So, all considered, it is not farfetched a claim that, since 2015, SBI’s annual revenue has grown year on year by 50 per cent.
“We accept that this is a remarkable achievement and is good for morale, but we won’t rest on our oars,” Bankole said.

Going forward, the agency aims to deepen its connection in the tech and mobile communications space, as Bankole sees the mobile telecoms market as “perhaps the most exciting and promising at this moment.”
He added: “We are proud to be in a partnership with 9Mobile, a brand known for its innovation and leadership. We believe the market will lead information and communication technology innovation as more investment and leverage of artificial intelligence, big data analytics, quantum cloud computing, and real-time automation becomes major business drivers. With the coming of 5G technology, the industry will see more investment and need to innovate and communicate.”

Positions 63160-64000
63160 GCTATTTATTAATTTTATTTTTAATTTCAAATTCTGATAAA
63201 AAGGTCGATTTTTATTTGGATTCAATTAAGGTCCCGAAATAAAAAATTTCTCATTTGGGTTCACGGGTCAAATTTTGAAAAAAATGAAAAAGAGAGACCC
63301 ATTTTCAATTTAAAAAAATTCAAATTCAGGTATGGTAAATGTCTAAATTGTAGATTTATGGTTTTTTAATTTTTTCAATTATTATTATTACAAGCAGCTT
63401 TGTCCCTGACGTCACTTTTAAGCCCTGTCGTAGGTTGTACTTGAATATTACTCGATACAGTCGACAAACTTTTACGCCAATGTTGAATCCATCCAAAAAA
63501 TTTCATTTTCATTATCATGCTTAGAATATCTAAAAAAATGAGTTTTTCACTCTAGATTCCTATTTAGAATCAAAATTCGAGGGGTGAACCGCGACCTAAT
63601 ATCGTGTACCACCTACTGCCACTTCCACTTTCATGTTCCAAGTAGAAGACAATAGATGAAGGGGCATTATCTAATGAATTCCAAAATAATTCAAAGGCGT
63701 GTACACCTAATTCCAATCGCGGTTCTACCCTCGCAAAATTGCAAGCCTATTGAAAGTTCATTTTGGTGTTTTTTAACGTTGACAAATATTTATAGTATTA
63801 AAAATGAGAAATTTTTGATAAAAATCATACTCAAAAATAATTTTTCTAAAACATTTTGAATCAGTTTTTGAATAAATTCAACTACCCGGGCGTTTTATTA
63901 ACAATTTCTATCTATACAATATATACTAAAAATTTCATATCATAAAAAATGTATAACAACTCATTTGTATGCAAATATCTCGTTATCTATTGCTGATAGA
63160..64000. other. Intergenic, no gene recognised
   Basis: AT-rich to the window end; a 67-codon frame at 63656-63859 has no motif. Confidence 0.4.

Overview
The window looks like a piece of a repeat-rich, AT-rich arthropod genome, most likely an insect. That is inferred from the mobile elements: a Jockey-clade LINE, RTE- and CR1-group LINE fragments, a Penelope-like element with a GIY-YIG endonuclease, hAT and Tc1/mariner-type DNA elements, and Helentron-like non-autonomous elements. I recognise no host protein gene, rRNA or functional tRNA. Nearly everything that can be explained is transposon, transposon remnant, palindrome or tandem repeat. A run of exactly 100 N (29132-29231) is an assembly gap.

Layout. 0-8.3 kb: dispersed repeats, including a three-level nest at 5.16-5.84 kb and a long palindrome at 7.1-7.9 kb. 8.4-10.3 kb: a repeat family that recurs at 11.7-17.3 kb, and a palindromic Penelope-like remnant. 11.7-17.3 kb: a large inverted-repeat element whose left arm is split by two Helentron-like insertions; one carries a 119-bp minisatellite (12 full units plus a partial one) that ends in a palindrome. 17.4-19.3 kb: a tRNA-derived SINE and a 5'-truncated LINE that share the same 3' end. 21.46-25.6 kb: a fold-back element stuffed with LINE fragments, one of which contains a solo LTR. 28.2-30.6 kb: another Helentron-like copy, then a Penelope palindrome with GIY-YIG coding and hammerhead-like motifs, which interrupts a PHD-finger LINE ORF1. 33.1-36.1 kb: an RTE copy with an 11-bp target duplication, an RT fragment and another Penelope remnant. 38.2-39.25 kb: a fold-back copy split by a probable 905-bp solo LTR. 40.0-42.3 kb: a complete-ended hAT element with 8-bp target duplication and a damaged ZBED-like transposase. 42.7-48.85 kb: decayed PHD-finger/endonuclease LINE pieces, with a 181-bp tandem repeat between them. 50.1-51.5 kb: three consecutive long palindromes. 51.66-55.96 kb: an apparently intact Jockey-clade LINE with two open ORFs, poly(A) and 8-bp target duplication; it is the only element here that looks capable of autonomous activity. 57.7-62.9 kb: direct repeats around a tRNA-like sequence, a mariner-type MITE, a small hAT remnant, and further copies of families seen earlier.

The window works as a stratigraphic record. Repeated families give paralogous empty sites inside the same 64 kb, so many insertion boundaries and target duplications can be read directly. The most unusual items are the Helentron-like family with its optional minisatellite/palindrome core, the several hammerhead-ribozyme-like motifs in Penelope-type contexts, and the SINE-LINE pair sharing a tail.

After helping Tecno Mobile to launch new flagship phones online in April as the coronavirus pandemic was rearing its head in Nigeria, Bankole sees the urgency in his vision for tech and media to commingle.

“With the way businesses have had to adapt to remote operations during this COVID-19 outbreak, we can see that digital marketing will continue to take centre stage, TV will further evolve into digital forms becoming more mobile and real time, and streaming and on-demand platforms will become mainstream and people like us will need to adapt to fit in,” he said.

Being a pioneer member of Masscom Global, a network of African, Asian, and Middle Eastern media independents formed in 2018 to serve emerging markets with “home-grown insights and world class intelligence,” Bankole is confident that SBI Media can remain world-class in thoughts and actions, even as it remains petite.